Despite its frigidity, the summit of Mt. Bierstadt was unsurprisingly lively at 6 a.m., even for a Saturday morning. At least 20 people joined me and Joey Heiserman, my roommate and climbing partner, while we waited for the sun to come up.
We had a bigger goal in mind, and we needed the sun to light our way.
Finally, the sun peeked over the top of Mt. Evans. The world glowed burnt orange. And for the first time that day, we could see our objective looming below us: the Sawtooth ridge.
The ridge would be my first Class 3 route, which means I’d have to use my hands and feet to climb. The ridge is not a hike, like the trip up Bierstadt, which is gentle enough to do by headlamps. The Sawtooth is a huge, jagged ridge that connects the north ridge of Bierstadt to the west ridge of Evans. We’d hiked seven 14ers, and we wanted an introduction to what the harder ones are like: The Sawtooth seemed like the perfect introduction to Class 3.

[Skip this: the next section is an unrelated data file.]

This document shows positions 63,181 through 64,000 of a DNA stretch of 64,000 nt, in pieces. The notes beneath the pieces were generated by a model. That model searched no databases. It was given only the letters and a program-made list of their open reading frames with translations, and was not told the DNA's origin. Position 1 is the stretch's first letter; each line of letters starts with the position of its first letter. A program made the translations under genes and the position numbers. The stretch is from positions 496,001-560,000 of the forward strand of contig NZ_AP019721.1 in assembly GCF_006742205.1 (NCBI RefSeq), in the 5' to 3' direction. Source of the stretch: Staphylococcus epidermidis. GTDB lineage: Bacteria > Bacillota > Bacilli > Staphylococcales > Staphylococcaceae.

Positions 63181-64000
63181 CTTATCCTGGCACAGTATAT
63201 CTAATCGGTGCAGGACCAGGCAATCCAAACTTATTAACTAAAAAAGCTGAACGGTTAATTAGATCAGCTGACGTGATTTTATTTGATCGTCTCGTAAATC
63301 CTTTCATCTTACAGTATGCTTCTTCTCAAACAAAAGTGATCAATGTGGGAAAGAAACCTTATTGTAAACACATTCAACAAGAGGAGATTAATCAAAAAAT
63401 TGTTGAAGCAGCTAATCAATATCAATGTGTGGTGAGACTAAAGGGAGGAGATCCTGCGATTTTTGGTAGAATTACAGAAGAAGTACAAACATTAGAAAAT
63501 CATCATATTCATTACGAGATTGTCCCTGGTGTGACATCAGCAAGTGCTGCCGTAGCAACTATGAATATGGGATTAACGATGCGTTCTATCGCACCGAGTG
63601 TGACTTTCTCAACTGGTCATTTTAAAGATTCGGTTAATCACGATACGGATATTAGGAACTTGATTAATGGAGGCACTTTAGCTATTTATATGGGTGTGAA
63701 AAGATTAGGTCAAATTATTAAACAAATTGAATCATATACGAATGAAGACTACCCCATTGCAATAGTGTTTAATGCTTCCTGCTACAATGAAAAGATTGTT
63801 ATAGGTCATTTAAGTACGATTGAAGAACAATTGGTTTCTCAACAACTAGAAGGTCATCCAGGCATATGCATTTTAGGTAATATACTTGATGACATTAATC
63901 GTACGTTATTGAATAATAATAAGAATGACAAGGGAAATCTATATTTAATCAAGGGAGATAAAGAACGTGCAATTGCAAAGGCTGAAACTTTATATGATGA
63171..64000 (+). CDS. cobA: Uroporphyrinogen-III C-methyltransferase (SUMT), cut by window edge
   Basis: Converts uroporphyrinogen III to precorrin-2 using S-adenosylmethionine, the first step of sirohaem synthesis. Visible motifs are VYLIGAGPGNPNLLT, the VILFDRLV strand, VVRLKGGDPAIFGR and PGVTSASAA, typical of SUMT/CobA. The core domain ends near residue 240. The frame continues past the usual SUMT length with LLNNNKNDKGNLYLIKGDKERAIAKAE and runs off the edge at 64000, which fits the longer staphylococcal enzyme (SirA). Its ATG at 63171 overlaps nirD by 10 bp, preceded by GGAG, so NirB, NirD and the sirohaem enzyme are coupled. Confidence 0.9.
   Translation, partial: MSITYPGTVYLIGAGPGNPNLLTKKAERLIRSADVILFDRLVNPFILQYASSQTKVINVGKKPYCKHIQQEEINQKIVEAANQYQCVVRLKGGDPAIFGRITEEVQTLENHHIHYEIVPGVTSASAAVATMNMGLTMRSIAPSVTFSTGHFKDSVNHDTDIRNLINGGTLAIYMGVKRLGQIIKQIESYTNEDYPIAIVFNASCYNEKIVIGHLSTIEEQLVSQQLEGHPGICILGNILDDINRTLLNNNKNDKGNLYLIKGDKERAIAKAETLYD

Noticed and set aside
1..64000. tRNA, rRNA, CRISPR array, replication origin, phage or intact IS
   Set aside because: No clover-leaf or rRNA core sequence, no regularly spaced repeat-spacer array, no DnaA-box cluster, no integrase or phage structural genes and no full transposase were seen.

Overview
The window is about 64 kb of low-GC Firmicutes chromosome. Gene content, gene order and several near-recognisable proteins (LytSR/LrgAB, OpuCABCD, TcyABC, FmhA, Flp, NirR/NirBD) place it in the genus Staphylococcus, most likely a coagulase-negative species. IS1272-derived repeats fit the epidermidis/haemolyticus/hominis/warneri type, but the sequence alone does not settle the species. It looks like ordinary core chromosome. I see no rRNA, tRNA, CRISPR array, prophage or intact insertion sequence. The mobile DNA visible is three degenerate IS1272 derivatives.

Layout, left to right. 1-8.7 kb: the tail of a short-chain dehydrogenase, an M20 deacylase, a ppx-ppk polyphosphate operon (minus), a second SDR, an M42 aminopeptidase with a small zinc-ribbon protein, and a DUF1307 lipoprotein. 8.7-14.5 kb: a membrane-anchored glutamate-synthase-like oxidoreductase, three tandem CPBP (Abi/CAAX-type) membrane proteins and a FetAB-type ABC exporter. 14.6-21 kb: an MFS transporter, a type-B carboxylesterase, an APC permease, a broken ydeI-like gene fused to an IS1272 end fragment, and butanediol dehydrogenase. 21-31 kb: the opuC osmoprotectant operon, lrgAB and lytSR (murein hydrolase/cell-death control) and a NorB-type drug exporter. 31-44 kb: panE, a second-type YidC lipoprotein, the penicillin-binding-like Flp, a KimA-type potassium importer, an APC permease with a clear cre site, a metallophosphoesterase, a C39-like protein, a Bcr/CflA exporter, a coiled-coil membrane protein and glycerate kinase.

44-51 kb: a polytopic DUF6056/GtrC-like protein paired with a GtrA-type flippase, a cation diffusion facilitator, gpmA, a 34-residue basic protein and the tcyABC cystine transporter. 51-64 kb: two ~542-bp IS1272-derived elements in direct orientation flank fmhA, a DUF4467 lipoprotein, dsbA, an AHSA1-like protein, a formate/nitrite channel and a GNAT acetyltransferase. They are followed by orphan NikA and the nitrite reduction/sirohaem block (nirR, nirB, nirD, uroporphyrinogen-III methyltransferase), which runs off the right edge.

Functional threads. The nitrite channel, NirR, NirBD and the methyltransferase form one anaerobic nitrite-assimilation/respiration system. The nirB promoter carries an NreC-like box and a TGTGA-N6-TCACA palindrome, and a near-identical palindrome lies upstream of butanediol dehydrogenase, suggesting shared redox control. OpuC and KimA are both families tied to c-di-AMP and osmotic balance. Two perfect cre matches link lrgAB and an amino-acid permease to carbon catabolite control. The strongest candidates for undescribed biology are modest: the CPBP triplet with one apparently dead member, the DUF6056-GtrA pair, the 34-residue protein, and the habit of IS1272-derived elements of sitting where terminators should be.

“The terrain eases the further right you go, but you’ll eventually have to climb back up every inch you go down.”
The route descends down Bierstadt’s steep north ridge and then crosses to the other side of the ridge, traverses the steep, loose, narrow ledges on the Sawtooth’s face before climbing up and depositing you on Evans’ west ridge.
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We started down Bierstadt, hopping down large boulder after large boulder, at first bearing to our right, away from the ridge crest and toward Abyss Lake valley. The crest — on your left — holds the most direct, but hardest, line to the Sawtooth. The terrain eases the further right you go, but you’ll eventually have to climb back up every…
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